The topics of “lies” and “size” and “lying about your size” sound like a recap of the latest presidential debate, but they actually come from new research on species of South American fish that send out deceiving electrical impulses to trick predators into thinking they’re much smaller than they really are. Does it have anything to do with the size of their hands fins?

Philip Stoddard is a biologist at Florida International University who does research on electric fish – fish that generate electrical fields using a special internal organ that discharges signals of varying strengths with some strong enough to kill other creatures. These are different than electroreceptive fish, which are able to detect electric fields (sharks, for example). Both play a role in Stoddard’s research on the South American freshwater fish known as the feathertail knife fish (Brachyhypopomus pinnicaudatus).

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Feathertail knife fish close-up

Raised in tanks on the roof of Biological Sciences building to protect them from foxes, the small (8 in/20 cm) nocturnal fish generate weak pulses of electricity that Stoddard broadcasts on loudspeakers – they sound like a motorcycle engine. He expected larger fish to have louder signals and vice versa. What he heard was astonishing.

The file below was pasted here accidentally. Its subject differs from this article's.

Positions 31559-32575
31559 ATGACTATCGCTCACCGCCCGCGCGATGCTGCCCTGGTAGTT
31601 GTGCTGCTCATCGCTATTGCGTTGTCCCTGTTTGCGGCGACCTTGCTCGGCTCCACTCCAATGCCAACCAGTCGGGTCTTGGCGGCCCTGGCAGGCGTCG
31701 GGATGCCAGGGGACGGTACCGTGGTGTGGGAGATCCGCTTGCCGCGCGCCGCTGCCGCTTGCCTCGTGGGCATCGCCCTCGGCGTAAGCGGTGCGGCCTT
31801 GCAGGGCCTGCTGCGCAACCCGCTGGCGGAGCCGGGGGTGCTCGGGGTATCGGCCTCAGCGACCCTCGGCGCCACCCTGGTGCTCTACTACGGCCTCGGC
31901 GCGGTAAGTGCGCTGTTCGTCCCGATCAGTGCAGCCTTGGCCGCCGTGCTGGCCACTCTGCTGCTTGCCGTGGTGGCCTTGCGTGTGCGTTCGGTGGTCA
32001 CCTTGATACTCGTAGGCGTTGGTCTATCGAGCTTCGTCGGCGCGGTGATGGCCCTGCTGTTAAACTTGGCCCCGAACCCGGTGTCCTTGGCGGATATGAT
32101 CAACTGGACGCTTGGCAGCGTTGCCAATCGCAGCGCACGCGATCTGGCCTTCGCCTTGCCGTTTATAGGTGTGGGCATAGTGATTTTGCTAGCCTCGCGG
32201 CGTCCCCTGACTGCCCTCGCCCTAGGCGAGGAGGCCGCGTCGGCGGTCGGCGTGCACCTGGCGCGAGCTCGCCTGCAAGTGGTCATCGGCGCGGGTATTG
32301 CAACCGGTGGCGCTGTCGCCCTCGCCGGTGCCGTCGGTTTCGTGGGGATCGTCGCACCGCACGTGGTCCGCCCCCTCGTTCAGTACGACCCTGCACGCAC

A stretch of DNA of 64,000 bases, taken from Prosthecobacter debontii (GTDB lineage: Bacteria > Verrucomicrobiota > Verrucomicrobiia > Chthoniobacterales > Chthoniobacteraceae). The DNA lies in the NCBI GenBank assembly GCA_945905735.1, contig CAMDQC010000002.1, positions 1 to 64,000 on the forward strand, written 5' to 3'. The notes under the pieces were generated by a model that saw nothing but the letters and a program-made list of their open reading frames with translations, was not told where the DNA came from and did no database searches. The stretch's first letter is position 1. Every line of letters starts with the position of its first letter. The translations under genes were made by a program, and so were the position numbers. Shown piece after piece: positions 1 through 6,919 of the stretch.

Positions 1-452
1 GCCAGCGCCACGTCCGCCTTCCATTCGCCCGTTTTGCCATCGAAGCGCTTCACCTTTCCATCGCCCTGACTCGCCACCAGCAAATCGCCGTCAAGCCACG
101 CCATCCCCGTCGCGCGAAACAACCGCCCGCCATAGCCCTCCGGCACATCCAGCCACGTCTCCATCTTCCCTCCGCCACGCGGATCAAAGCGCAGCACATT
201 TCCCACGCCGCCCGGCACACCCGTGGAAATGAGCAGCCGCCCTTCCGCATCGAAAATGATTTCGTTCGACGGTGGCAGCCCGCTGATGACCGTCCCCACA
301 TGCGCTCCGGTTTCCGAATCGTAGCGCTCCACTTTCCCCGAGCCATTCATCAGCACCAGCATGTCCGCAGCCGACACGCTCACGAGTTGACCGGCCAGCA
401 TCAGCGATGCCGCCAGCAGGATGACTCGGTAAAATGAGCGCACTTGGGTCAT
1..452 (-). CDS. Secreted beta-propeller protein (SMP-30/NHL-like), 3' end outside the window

After fattening up one test group on worms while restricting the diet of another, he discovered that some fat fish sent weaker signals while some thin fish sent louder impulses. At an upcoming conference, Stoddard will present his conclusion that the fatter fish are trying to fool predators by saying “not much to eat here” while the skinny fish are saying “I’m bigger than you are.” This deception is also used to look more attractive to mates (keep that in mind if a fish contacts you on

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Handy tool for female feathertail knife fish

Stoddard found that the deception works with predators but not so well with female feathertail knife fish (who can also hear the signals, meaning the species is both electric and electroreceptive). In tests in a darkened aquarium, he found that females didn’t always believe the false signals from the skinny male fish. How they make this determination is part of Stoddard’s ongoing research.

Perhaps the best way to watch a presidential debate is with the help of a tank full of female feathertail knife fish.

Paul Seaburn

Paul Seaburn is the editor at Mysterious Universe and its most prolific writer. He’s written for TV shows such as "The Tonight Show", "Politically Incorrect" and an award-winning children’s program. He's been published in “The New York Times" and "Huffington Post” and has co-authored numerous collections of trivia, puzzles and humor. His “What in the World!” podcast is a fun look at the latest weird and paranormal news, strange sports stories and odd trivia. Paul likes to add a bit of humor to each MU post he crafts. After all, the mysterious doesn't always have to be serious.

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